Fullerton Credit: Leverage cap for selected MFIs can be lifted
Updated 11:22, 20-Apr-2019
Wei Lynn Tang, Li Yang
03:43

Much has been reported about the disproportion between the contributions of small and micro-sized companies to China's economic growth and their access to financial support.  

Various official statistics showed loans given out to the subsector made up more than 30 percent of financial institutions' books, despite their 60 percent contribution to the country's GDP.      

Against this backdrop, Fullerton Credit, a foreign lender operating in China for 10 years, has called for the expansion of credit to be extended to the micro lending ecosystem.  

"There should also be the consideration to see whether the leverage cap can be lifted for micro-finance institutions (MFIs) that are well-governed. At about 2.5 times now, it certainly restricts the amount of loans MFIs can give out to small and micro enterprises," Fullerton CEO Mark Lim told CGTN.     

Lim pointed out the disparity between the leverage cap for consumer finance companies – at 10 times which is four times more that of MFIs. "It could be a balance in between," he said.     

"Additionally, funding sources for these MFIs could also be widened to allow more support [for us] to do more loans to small and micro enterprises."

Mark Lim (L), CEO of Fullerton Credit Services Group, speaks with a CGTN reporter. /CGTN Photo

Mark Lim (L), CEO of Fullerton Credit Services Group, speaks with a CGTN reporter. /CGTN Photo

Fullerton Credit is funded by its parent company Fullerton Financial Holdings (FFH) and banks. FFH is wholly owned by the Singapore government-owned Temasek Holdings.

Headquartered in Chengdu, Sichuan Province, Fullerton Credit has been serving China's self-employed mass market since January 2009. "It's part of our parent company's agenda to do SME financing in emerging markets," Lim said.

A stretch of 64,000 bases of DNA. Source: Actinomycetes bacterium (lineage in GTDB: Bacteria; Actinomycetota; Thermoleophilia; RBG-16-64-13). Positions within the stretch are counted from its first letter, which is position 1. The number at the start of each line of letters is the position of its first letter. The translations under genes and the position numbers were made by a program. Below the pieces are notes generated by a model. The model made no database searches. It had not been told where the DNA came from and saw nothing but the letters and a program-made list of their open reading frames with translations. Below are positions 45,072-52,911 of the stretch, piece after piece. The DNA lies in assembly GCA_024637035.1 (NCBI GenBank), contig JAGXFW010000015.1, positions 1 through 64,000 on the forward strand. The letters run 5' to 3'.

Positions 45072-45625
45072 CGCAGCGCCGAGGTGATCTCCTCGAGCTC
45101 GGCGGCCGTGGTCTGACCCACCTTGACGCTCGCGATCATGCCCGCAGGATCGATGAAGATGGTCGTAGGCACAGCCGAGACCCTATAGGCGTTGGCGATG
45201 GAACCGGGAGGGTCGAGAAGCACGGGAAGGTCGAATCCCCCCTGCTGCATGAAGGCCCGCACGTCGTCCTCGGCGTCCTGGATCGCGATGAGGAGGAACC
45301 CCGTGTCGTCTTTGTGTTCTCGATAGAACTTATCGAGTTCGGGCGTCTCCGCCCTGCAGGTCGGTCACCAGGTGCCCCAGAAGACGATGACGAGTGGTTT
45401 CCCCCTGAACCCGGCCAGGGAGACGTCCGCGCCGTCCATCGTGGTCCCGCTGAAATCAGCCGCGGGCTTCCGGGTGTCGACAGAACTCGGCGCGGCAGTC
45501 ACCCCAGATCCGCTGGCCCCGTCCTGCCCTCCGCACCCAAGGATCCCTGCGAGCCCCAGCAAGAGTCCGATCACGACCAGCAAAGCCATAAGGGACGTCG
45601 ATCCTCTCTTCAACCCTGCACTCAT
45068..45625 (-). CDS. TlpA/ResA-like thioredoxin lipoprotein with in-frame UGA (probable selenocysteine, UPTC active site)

For the financial year ended December 31, 2018 (FYE 2018), it raked in a net income of 81 million yuan, with a return on equity (ROE) of 4.6 percent – an improvement from a net profit of 29.7 million yuan and ROE of 1.8 percent in FYE 2017. 

A farm stay business in Dujiangyan, just two hours away from Chengdu city, said it was almost impossible to get a bank loan due to the lack of collateral. /CGTN Photo

A farm stay business in Dujiangyan, just two hours away from Chengdu city, said it was almost impossible to get a bank loan due to the lack of collateral. /CGTN Photo

Lim said China remains a critical market for Fullerton Credit, and that it is determined to compete long-term in the country.

"China is a very huge market if you're able to get a certain share of it, no matter how small, it's already fairly significant," he said. 

"We also need to innovate. We are investing heavily in technology as well as have online processes. I still believe that in the business lending space you need to have both online and offline integration in order to do your customer selection in a more creditworthy manner.   

"Two, it's a very exciting market, very high up on fintech evolution. I think if we do well we'll be able to benefit from the experience that we learn in China across the other markets that we are currently operating in the world."

Lim cites operating viability as one of the biggest hindrances for small enterprises to get loans. That, and the availability and accessibility of borrowers' information. 

"I think the [Chinese] government is also doing a lot in this area to try to encourage borrowers to maintain a good lending credit bureau record so that would allow them to get more loans in the future. I think that's a very important development if small and micro-financing were to be further supported in the future – credit bureaus and availability of information."